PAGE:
On the way to NY City yesterday I was thinking back, trying to remember the first time I heard Gil Scott-Heron. Hard to say. Late ’70s or early ’80s, I’d guess, right about the same time my world opened up with the discovery of a lot of different kinds of music. That’s when I got my first FM radio. Before that it had been AM only. Or, the 8-tracks and LPs my parents listened to.
One of my favorite first stations was KDKO – “The Hot Sauce” – Denver’s soul/funk/r&b station. Disco too, when that was cool. Barry White, The Spinners, Donna Summer, the Commodores, Earth, Wind & Fire…and Gil Scott-Heron. The world became a much bigger, more interesting place when I listened to KDKO.
Without being able to put a more exact date on it, what I still do recall clearly is how I felt when I first heard Gil Scott-Heron tunes like Whitey on the Moon and The Revolution Will Not Be Televised. And, how I’ve felt every time since when I listen for myself or share with radio audiences works of art like Winter in America – played that one quite a bit this past fall, leading up to the election – or Pieces of a Man, which will always be as relevant and painfully touching as it was when it was first written some 30+ years ago.
I found out a few days ago he was going to be at the Blue Note last night for a one-night appearance. Two shows, and the early one (8pm) sold out almost immediately. That left the second set, starting at 10:30. Sounds like a road trip!
It takes around 6 hours to get to NY City from here. Great day for a long drive, with the green hills of the Adirondacks and Catskills rolling by in a blur of sunlight. The sun was just setting on the Hudson by the time the G. Washington Bridge disappeared in the rearview. As the Manhattan skyline came into focus it occurred to me that I’d just be sitting down to dinner at the same time I usually head upstairs for post-dinner, pre-bedtime reading on a normal Sunday night.
It should be harder to slip into the later lifestyle, with just a few hours car or train ride separating life in Vermont and visits to NYC. But it happens immediately. (Going the other way is another story. Always takes a day or two to catch up on sleep and downshift into real life again.) Dinner at 9 and a show at 10:30 on a Sunday night seem completely normal within the first few minutes of getting into the city.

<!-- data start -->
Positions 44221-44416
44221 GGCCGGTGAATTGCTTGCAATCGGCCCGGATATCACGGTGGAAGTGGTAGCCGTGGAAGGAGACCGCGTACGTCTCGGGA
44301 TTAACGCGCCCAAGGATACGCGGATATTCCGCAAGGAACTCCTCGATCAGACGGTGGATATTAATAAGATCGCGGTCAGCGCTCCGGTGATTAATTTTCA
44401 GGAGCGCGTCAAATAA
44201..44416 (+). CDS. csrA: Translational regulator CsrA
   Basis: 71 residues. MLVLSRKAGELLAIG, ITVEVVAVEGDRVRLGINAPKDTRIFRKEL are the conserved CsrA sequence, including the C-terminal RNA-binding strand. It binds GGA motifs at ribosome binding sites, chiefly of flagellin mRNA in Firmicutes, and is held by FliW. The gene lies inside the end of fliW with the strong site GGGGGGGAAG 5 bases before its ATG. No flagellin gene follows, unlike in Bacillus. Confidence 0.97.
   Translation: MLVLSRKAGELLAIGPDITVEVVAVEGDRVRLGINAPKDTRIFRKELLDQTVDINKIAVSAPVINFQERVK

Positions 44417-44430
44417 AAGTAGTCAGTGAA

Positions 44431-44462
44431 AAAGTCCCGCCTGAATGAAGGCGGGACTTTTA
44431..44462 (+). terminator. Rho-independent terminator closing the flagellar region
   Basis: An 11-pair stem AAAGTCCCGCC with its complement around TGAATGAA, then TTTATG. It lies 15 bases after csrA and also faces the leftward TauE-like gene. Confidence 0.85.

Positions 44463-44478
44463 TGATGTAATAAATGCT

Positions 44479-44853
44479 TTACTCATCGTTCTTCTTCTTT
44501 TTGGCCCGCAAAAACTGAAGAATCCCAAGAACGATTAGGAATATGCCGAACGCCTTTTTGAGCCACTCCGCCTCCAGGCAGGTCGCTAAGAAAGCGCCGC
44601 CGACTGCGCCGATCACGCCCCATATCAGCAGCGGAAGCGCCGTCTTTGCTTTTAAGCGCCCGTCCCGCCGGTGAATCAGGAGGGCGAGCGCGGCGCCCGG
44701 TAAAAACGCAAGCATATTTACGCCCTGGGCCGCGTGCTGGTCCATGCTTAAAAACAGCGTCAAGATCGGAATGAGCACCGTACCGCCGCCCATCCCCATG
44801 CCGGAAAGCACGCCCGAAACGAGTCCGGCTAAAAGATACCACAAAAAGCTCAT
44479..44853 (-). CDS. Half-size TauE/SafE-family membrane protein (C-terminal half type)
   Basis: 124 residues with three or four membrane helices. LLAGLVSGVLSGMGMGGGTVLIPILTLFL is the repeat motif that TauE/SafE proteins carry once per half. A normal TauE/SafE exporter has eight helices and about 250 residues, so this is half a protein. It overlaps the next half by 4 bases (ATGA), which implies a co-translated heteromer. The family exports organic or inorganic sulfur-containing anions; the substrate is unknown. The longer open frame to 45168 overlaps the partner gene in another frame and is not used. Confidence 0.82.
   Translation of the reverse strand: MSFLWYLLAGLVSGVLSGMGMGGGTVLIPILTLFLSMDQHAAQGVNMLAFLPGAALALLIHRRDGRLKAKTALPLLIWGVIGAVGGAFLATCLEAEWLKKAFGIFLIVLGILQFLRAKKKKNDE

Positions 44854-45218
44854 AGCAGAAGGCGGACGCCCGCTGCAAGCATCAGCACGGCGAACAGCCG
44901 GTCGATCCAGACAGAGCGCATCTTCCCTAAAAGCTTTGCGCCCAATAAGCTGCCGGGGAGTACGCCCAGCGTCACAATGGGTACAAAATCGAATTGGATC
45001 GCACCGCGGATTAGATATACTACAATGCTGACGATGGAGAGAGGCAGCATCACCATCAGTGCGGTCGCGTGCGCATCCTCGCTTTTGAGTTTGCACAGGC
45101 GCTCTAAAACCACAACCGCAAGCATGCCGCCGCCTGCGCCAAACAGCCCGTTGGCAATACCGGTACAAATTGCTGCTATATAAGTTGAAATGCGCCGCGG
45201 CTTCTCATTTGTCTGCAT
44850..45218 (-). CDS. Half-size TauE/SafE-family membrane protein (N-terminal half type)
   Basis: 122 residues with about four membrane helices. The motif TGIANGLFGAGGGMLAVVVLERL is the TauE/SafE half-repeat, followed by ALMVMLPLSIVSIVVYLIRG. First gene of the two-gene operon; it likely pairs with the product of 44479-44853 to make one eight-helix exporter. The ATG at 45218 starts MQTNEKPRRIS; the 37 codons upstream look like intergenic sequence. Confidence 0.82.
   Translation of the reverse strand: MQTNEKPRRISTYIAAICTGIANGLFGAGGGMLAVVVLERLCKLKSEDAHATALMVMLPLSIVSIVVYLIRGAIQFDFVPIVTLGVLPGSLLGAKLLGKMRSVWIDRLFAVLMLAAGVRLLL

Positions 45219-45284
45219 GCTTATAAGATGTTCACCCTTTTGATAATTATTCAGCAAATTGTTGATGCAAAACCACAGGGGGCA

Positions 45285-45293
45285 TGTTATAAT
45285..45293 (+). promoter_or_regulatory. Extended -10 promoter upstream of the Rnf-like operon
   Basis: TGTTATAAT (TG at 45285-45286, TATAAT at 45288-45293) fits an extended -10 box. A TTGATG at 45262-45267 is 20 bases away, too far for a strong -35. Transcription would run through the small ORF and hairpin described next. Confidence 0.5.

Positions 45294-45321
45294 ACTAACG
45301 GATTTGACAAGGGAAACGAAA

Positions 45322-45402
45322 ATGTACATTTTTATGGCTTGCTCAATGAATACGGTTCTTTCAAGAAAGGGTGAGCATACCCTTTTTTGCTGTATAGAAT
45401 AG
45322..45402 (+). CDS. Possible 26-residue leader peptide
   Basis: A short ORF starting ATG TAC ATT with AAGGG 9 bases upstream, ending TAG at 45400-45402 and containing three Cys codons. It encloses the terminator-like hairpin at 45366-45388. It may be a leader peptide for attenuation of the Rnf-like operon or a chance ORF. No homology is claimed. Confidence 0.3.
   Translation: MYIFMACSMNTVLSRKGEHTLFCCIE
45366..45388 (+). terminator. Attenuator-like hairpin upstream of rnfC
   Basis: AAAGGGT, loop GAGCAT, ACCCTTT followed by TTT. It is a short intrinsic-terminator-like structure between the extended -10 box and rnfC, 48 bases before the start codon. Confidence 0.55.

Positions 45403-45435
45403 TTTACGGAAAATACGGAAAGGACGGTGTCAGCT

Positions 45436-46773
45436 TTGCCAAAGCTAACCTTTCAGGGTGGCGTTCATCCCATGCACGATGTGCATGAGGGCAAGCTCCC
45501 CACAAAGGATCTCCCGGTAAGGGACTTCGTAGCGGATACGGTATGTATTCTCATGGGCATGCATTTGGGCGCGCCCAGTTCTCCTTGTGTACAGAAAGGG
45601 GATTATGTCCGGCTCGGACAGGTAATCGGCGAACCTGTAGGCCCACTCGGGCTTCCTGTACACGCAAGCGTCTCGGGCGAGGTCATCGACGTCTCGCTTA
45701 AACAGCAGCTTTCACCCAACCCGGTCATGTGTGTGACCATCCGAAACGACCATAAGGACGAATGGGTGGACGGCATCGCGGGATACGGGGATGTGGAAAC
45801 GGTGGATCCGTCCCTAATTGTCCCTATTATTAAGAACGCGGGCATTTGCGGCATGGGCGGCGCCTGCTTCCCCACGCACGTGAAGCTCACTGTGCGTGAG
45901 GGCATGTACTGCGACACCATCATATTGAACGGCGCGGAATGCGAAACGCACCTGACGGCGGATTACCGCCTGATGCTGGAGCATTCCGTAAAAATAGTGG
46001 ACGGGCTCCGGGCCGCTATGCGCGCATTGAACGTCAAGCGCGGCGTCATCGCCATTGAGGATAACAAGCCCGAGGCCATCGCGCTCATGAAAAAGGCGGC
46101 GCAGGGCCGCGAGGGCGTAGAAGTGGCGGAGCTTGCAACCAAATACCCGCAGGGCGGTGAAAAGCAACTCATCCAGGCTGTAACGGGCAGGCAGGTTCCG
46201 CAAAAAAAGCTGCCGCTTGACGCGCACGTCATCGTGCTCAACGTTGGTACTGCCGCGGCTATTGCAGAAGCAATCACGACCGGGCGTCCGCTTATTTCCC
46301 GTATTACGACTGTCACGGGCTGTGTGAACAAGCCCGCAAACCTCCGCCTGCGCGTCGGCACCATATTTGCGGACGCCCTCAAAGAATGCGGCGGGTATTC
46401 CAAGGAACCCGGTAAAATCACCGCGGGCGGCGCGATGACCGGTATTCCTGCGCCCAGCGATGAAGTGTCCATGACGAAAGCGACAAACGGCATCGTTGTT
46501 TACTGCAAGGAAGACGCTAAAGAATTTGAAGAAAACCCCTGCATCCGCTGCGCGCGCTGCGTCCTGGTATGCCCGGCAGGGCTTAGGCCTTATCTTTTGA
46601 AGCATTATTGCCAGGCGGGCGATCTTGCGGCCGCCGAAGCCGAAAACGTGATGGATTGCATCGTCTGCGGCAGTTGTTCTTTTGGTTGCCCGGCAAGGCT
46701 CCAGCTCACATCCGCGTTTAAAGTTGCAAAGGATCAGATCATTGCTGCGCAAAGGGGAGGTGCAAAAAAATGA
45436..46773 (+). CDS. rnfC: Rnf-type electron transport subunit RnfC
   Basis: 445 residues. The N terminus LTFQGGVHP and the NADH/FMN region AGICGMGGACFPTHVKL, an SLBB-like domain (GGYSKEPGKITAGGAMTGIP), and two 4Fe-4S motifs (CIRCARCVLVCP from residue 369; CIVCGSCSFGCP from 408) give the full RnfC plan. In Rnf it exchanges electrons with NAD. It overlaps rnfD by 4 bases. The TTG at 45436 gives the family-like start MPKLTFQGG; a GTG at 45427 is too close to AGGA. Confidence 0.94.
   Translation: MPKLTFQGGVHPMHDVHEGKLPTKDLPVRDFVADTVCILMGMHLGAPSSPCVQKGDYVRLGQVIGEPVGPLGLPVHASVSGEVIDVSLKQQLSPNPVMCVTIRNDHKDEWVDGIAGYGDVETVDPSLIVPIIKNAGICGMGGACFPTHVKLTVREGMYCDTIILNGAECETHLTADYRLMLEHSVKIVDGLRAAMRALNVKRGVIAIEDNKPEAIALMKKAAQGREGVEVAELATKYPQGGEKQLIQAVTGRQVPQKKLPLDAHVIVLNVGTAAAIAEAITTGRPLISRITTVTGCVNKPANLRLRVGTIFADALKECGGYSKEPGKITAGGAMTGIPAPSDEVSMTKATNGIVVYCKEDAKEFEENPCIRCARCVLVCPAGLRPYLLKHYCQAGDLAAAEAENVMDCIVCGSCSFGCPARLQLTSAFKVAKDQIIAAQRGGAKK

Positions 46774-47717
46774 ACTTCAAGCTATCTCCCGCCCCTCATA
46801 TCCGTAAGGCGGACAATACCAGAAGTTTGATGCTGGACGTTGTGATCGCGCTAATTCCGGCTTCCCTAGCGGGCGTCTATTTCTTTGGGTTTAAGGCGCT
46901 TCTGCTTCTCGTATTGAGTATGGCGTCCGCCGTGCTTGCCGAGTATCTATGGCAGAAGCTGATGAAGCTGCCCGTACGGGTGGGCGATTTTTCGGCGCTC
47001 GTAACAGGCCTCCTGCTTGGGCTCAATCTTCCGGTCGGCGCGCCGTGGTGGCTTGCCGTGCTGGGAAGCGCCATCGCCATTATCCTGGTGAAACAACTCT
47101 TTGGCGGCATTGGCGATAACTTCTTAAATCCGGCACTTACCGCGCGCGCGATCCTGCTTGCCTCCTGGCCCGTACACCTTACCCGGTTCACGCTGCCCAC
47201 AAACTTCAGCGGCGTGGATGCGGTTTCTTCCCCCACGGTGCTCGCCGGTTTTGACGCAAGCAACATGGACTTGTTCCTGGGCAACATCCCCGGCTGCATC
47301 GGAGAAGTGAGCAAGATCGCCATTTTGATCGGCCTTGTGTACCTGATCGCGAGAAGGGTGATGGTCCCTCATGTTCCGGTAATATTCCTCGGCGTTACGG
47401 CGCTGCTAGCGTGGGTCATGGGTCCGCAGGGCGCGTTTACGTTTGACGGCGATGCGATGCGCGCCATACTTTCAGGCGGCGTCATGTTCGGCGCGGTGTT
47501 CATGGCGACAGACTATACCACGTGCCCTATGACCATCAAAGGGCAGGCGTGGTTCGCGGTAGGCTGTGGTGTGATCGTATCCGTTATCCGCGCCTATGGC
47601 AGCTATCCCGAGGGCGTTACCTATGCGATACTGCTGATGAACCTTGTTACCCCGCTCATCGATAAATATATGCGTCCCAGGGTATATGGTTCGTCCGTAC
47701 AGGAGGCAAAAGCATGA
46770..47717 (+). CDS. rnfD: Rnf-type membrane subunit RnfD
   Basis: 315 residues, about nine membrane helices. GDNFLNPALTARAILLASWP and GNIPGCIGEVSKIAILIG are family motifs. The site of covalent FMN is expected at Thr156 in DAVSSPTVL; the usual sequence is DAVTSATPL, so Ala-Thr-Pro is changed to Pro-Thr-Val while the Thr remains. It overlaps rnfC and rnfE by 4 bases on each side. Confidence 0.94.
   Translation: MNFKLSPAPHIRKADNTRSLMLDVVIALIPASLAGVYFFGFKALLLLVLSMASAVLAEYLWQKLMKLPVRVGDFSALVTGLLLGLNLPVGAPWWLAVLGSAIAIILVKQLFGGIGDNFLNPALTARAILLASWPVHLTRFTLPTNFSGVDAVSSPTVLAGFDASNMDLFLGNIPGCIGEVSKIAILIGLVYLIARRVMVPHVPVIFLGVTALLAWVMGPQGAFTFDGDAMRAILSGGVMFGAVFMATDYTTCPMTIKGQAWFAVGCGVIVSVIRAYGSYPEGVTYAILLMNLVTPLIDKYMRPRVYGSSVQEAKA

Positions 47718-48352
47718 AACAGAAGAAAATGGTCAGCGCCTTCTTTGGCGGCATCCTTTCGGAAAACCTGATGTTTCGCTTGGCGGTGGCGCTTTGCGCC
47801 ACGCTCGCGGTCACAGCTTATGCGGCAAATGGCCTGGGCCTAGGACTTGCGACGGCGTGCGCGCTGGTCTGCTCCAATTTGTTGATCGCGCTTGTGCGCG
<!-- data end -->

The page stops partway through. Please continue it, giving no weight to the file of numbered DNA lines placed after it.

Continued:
Scored an ace parking spot next to Washington Square Park and walked to the West Village for dinner at Trattoria Spaghetto. Never had been there before, just stopped in on a hunch. (Hunch = garlic fragrance permeating the air around the place.) The freshly roasted vegetable antipasto/buffalo mozzarella plate was accompanied by a large 1/2 loaf of crusty white bread and tableside cruettes of olive oil and homemade vinaigrette. Could have been the meal, but it was the appetizer. Then came the ample plates of spicy chorizo farfalle, perfectly al dente linguine, and chicken with artichoke hearts and sundried tomatoes in a clear, salty, sumptuous light tomato sauce. Excellent all the way around for a price that was surprisingly reasonable.
A short walk up 6th Ave. past the IFC, around the corner to W. 3rd Street, and there’s the scaffolding over Blue Note’s storefront. The building’s undergoing a surface renovation right now so the trademark marquis has been replaced with temporary banners. That’s not what struck me about the scene; the scores of people lined up along on the sidewalk in either direction from the front foor did. Line on the right for reservations; left side for hopefuls (though ‘wishfuls’ was more like it).
After around a half hour-45 min. waiting outside in the humid, concrete city August heat, the reservations line slowly began to move and file into the blessed air conditioning of the Note’s lounge area. Made me glad right away I had split for the extra $15/ticket for a table instead of bar seats; the viewing would have been uncomfortable from the bar seats at best – if possible at all. The hostess ushered us to the back of the room where a slightly raised platform held a few tables.
Another half hour later, once everyone in the place was seated, those few tables came to hold 43 people. And that’s just the count for the small platform in the back. In fact every table in the place had six overheated people jammed uncomfortably around it, with couples being given the curt instructions to sit across from, not next to, one another. Really? Well, alright. I can be accomodating. I thought there must be a reason for such a rule (?) but I never learned what it was.
Over the course of the next couple of hours I found this to be just one of the many small inhospitalities adding up to a disappointing first-time experience at the Note.